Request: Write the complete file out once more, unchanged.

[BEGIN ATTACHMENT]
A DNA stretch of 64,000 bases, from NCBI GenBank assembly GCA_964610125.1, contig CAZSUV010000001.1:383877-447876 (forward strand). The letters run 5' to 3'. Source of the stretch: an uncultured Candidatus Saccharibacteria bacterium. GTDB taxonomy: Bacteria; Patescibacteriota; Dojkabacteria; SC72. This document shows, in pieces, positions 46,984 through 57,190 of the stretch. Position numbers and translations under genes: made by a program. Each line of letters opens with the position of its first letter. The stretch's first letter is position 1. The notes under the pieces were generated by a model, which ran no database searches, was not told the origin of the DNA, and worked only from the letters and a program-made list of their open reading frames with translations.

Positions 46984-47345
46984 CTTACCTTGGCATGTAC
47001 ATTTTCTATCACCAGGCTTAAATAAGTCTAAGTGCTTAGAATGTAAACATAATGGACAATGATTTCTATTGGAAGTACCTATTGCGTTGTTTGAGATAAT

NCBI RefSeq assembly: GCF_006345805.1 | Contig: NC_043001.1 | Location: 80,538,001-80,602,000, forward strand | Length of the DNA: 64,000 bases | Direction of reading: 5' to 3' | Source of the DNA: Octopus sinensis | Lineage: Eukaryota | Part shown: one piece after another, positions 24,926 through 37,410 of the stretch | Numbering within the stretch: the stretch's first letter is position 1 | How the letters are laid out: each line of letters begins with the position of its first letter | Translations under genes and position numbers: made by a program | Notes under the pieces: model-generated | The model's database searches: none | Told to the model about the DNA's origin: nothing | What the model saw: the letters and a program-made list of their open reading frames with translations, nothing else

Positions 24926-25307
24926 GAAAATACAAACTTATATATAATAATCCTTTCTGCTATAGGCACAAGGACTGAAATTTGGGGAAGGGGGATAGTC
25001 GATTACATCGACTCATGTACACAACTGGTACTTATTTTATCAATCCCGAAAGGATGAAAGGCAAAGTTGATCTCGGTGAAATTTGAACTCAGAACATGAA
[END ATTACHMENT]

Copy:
A DNA stretch of 64,000 bases, from NCBI GenBank assembly GCA_964610125.1, contig CAZSUV010000001.1:383877-447876 (forward strand). The letters run 5' to 3'. Source of the stretch: an uncultured Candidatus Saccharibacteria bacterium. GTDB taxonomy: Bacteria; Patescibacteriota; Dojkabacteria; SC72. This document shows, in pieces, positions 46,984 through 57,190 of the stretch. Position numbers and translations under genes: made by a program. Each line of letters opens with the position of its first letter. The stretch's first letter is position 1. The notes under the pieces were generated by a model, which ran no database searches, was not told the origin of the DNA, and worked only from the letters and a program-made list of their open reading frames with translations.

Positions 46984-47345
46984 CTTACCTTGGCATGTAC
47001 ATTTTCTATCACCAGGCTTAAATAAGTCTAAGTGCTTAGAATGTAAACATAATGGACAATGATTTCTATTGGAAGTACCTATTGCGTTGTTTGAGATAAT

NCBI RefSeq assembly: GCF_006345805.1 | Contig: NC_043001.1 | Location: 80,538,001-80,602,000, forward strand | Length of the DNA: 64,000 bases | Direction of reading: 5' to 3' | Source of the DNA: Octopus sinensis | Lineage: Eukaryota | Part shown: one piece after another, positions 24,926 through 37,410 of the stretch | Numbering within the stretch: the stretch's first letter is position 1 | How the letters are laid out: each line of letters begins with the position of its first letter | Translations under genes and position numbers: made by a program | Notes under the pieces: model-generated | The model's database searches: none | Told to the model about the DNA's origin: nothing | What the model saw: the letters and a program-made list of their open reading frames with translations, nothing else

Positions 24926-25307
24926 GAAAATACAAACTTATATATAATAATCCTTTCTGCTATAGGCACAAGGACTGAAATTTGGGGAAGGGGGATAGTC
25001 GATTACATCGACTCATGTACACAACTGGTACTTATTTTATCAATCCCGAAAGGATGAAAGGCAAAGTTGATCTCGGTGAAATTTGAACTCAGAACATGAA